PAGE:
ASA Submits Recommendations to SEC Small Business Capital Formation Advisory Committee
ASA continues to have concerns about the decline in the number of companies going public over the last two decades.
WASHINGTON, D.C. – Today, the American Securities Association (ASA) submitted a letter with recommendations to the U.S. Securities and Exchange Commission’s (SEC) Small Business Capital Formation Advisory Committee.
“ASA remains concerned about the decline in the number of public companies over the last two decades, and the regulatory disincentives to go public that still exist for growing companies who need access to the public markets,” ASA CEO Chris Iacovella said. “Smaller firms face a disproportionate share of regulatory costs under laws such as Sarbanes-Oxley, and there is still a startling lack of research coverage for small public companies. ASA continues to be a leading voice in calling for reforms that will incentivize more companies to go and stay public.”
The ASA provided the Committee and SEC with the following recommendations:
Broker-dealers should be permitted to receive hard-dollar payments for research from clients without having to register as investment advisers. The SEC should, at a minimum, reinstate its no-action position that would not require brokers to register as investment advisers until a permanent solution can be achieved.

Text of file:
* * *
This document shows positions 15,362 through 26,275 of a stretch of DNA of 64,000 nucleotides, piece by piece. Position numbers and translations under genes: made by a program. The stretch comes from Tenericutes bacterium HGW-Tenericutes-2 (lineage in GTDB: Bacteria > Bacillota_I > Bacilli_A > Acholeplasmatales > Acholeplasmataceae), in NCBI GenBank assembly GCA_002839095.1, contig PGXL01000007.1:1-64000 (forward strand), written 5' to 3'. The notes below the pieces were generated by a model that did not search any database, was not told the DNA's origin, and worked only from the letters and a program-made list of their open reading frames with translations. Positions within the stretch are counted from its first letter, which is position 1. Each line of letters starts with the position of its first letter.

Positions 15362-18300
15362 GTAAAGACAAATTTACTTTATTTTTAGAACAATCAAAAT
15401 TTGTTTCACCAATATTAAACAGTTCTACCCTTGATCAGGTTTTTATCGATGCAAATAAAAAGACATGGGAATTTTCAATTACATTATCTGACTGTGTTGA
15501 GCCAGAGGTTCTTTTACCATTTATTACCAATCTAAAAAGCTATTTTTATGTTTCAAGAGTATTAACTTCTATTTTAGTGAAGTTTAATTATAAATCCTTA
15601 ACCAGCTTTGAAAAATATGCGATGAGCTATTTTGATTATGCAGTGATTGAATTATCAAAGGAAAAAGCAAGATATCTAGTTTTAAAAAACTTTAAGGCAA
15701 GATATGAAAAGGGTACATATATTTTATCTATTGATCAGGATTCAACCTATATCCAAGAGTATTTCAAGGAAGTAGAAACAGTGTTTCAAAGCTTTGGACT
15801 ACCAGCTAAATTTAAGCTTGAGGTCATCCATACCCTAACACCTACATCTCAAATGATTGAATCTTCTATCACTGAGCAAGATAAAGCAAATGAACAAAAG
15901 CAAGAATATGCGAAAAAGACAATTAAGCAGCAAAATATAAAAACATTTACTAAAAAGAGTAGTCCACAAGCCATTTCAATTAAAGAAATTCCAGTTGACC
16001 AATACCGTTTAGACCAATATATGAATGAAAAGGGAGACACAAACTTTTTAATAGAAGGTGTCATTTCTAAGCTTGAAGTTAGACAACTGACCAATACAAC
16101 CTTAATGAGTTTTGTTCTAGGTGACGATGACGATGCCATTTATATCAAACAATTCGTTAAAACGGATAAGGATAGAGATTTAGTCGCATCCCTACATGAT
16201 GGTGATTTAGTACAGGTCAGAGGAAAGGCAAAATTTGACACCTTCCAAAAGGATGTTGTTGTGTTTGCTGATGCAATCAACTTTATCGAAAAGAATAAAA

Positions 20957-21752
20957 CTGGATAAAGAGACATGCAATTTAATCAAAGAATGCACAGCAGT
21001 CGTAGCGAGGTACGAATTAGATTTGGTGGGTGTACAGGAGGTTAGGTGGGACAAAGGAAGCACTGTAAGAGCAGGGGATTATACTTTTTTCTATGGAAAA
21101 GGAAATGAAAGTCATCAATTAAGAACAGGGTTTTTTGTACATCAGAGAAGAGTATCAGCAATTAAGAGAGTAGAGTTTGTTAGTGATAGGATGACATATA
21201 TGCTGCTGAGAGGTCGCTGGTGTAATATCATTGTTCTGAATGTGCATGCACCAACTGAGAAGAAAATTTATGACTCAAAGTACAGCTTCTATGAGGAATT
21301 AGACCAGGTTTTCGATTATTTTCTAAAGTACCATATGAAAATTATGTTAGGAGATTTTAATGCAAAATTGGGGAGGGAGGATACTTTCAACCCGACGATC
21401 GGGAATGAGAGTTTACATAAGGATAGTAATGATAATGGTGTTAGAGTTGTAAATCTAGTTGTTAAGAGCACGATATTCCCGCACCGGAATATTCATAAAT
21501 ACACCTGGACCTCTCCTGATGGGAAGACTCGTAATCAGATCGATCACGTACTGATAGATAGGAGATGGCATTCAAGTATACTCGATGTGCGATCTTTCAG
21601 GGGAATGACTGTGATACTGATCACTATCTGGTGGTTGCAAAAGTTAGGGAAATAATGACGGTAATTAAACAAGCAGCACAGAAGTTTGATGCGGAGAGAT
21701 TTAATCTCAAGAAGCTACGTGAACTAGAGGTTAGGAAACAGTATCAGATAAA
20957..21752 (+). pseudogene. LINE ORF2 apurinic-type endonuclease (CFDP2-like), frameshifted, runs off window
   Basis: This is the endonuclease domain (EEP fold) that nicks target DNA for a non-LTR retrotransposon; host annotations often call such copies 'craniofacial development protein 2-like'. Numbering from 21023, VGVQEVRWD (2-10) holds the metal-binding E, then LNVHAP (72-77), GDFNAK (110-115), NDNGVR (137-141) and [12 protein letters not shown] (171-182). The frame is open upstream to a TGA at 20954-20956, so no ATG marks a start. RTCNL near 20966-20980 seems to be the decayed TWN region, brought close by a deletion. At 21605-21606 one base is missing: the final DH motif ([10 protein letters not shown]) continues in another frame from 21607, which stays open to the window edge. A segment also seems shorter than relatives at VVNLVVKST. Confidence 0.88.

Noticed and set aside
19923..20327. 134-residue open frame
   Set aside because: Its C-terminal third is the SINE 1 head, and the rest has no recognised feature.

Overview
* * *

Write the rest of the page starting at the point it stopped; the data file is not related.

Rule 139 under the Securities Act of 1933 should be amended to permit broker-dealers to continue research coverage of issuers without such coverage being deemed an offer or sale of securities. Currently, the safe harbor only exists for issuers that are Form S-3 eligible, and not for smaller issuers including emerging growth companies (EGCs).
The SEC should produce further concrete recommendations to improve research of pre-IPO and small public companies. While there have been rule changes made to encourage pre-IPO research, without a liability safe harbor it is unlikely that we will see a meaningful increase in pre-IPO research.
Additionally, ASA recommended the Committee conduct a comprehensive study into the impact that the Sarbanes-Oxley Act (SOX) has had on U.S. capital markets.
“A study of this nature on SOX could be an additional tool for the Commission to have in its arsenal as it contemplates policies to revive the IPO market and offer streamlined opportunities for businesses and investors to build and maintain wealth. As always, ASA is ready and willing to engage with members of the Committee and with the SEC staff and commissioners on these important issues,” Iacovella said.